The problem is the server, if you have 10 players and sync their 36 byte transforms 15 times per second the server has to send 9x10x36x15 bytes of data each second (thats 47.46 kbyte/s or 379kbps (37.9kbps per player)
Butabee, on 01 Feb 2013 - 23:15, said:
Hmmm, if only 36 bytes are sent per update, it seems like a fair amount more than 100 could be supported for an action game with a moderate update rate. I'm aiming for a 1MB/sec connection speed.
with 20 players at the same updaterate you get 19x20x36x15 ~= 1600kbps (80kbps per player) (now its no longer possible to host the game on a DSL connection with 1Mbps upload, players can still play just fine with even a really weak 256kbps connection). at 50 players you get 49x50x36x15 ~= 10Mbps worth of bandwidth for the server (Still acceptable). at 100 players you'd hit ~40Mbps on the server at that update rate with just a single transform per player being synced. (Do you see where this is going ?) , 100 players in this scenario still only requires players to have a 400kbps connection (or one that never drops below that really) but the servers bandwidth requirements can start to making hosting difficult in some areas.
at 200 players the server bandwidth can hit 199x200x36x15 ~= 163Mbps, this is now pretty much impossible to host on a consumer connection (Allthough some regions have 1Gbps consumer connections now it is still fairly rare) and hosting costs for a commercial grade connection will be very high.
For an action game you probably want to update transforms atleast 15 times per second and you will have to send quite alot of other data aswell (a single transform per player isn't really enough for most games) so in order to keep the bandwidth usage on the server at a reasonable level you need to be a bit smart about it.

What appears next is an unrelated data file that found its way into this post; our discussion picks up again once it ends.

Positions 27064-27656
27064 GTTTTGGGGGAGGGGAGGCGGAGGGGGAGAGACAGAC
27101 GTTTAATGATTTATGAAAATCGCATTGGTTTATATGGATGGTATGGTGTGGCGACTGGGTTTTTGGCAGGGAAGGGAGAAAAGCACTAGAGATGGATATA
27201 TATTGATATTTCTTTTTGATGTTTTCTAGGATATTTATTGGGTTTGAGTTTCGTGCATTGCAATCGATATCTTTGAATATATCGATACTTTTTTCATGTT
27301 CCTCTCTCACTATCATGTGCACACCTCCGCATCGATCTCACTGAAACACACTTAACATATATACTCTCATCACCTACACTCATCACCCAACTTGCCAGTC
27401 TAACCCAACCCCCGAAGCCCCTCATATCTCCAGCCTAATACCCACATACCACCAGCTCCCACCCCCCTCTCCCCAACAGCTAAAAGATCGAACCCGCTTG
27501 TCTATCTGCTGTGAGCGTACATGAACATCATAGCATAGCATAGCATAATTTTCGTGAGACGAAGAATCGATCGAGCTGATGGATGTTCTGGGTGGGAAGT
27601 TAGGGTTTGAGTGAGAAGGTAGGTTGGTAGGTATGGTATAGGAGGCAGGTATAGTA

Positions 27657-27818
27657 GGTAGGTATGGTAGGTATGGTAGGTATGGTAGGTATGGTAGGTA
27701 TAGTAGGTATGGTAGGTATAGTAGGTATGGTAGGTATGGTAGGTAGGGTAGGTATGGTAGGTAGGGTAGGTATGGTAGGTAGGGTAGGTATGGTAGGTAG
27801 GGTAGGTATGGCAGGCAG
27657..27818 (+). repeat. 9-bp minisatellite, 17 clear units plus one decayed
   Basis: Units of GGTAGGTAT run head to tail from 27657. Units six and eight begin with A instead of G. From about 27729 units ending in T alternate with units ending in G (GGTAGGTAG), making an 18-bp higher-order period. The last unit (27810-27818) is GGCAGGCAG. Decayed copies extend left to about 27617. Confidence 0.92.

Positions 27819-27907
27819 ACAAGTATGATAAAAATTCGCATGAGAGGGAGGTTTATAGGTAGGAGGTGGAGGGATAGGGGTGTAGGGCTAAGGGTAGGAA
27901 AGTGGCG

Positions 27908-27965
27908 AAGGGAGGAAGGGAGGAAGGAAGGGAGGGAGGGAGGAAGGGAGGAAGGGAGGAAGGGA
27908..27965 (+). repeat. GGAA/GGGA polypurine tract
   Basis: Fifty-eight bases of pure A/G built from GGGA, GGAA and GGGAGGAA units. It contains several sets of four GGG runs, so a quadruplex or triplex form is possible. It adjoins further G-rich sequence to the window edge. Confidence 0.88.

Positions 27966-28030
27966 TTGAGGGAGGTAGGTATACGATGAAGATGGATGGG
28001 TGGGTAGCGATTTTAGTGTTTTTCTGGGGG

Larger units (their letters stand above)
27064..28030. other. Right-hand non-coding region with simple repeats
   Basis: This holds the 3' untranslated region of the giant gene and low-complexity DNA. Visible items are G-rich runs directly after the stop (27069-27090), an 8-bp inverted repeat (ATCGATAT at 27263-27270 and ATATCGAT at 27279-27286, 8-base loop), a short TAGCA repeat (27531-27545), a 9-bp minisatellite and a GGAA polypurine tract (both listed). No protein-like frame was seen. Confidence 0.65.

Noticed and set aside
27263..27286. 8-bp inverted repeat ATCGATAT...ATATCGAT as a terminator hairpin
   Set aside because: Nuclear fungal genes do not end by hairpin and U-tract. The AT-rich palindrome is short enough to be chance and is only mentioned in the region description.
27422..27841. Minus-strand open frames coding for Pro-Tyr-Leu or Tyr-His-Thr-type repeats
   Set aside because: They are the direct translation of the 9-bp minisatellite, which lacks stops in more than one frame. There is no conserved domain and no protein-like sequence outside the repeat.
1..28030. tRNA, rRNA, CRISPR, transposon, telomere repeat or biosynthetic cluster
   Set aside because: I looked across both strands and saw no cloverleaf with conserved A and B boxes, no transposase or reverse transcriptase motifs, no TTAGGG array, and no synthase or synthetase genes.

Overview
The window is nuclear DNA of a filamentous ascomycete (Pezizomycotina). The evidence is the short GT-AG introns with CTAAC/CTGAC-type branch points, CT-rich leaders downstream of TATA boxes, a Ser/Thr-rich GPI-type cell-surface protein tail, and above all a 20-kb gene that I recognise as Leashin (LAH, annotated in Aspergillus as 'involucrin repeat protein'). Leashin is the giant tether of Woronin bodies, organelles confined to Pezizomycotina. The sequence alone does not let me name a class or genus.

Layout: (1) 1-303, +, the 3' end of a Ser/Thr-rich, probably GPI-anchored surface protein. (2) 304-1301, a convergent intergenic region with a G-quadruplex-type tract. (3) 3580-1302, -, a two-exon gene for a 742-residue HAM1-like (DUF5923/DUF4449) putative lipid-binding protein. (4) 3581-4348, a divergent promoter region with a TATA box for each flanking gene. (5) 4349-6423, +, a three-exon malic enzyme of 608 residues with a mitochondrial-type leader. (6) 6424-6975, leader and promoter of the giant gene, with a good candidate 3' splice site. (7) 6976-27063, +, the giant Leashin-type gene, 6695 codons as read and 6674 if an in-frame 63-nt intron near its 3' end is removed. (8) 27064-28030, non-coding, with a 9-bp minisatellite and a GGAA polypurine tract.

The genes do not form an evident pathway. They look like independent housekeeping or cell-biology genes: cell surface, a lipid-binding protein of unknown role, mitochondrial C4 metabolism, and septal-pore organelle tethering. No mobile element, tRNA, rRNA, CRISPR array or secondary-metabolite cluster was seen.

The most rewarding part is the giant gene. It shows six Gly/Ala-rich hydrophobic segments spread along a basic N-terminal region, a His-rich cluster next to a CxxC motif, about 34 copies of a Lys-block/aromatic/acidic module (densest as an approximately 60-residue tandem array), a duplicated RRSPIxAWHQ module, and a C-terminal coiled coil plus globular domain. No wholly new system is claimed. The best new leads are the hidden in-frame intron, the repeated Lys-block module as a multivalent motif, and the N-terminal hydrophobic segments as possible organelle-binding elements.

1) Keep the number of players in a given area low, the more players you got in a single area the more data your server has to send to each of them. (if you have 200 players on your server each playing in groups of 4 in their own little instance your server will only need to send 3x200x36x15 bytes/second instead of the 199x200x36x15 it would have to send if all 200 players were in the same area and able to see eachother)
2) Adapt the update rate based on distance or relevance. If playerA and playerB are far from eachother but still able to see eachother you can reduce the rate at which you send playerAs transforms to playerB and vice versa. (Not sure if unitys network views do this for you or not), if the game prevent rapid turning you could also avoid sending updates for things that lie too far outside the FoV
The exponential growth in bandwidth usage on the server is one of the harder problems to solve for large scale multiplayer games and it is the reason so many FPS games cap out at 64 players (Beyond that you will need a design that effectivly prevents large numbers of players from gathering in a single area or atleast discourages such gatherings so that they don't happen unless all players want it(and the inevitable lag that will follow) to happen), you might also have to write your own networking code rather than relying on Unitys network views (Unless they are more flexible than i've assumed)